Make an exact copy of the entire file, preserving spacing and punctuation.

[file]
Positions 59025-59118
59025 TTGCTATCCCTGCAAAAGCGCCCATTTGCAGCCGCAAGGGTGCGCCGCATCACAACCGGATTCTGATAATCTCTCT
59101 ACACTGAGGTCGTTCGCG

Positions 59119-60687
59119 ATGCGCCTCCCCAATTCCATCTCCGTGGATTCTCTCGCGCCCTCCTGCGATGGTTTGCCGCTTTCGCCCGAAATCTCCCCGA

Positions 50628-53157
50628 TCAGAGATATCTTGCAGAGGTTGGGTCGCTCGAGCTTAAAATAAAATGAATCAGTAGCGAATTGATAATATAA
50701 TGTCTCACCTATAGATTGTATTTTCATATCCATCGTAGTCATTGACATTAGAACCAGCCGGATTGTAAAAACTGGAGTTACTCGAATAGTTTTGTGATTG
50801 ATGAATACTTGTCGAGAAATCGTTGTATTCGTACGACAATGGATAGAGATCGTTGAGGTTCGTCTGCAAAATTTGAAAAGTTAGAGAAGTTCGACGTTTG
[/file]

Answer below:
Positions 59025-59118
59025 TTGCTATCCCTGCAAAAGCGCCCATTTGCAGCCGCAAGGGTGCGCCGCATCACAACCGGATTCTGATAATCTCTCT
59101 ACACTGAGGTCGTTCGCG

Positions 59119-60687
59119 ATGCGCCTCCCCAATTCCATCTCCGTGGATTCTCTCGCGCCCTCCTGCGATGGTTTGCCGCTTTCGCCCGAAATCTCCCCGA

Positions 50628-53157
50628 TCAGAGATATCTTGCAGAGGTTGGGTCGCTCGAGCTTAAAATAAAATGAATCAGTAGCGAATTGATAATATAA
50701 TGTCTCACCTATAGATTGTATTTTCATATCCATCGTAGTCATTGACATTAGAACCAGCCGGATTGTAAAAACTGGAGTTACTCGAATAGTTTTGTGATTG
50801 ATGAATACTTGTCGAGAAATCGTTGTATTCGTACGACAATGGATAGAGATCGTTGAGGTTCGTCTGCAAAATTTGAAAAGTTAGAGAAGTTCGACGTTTG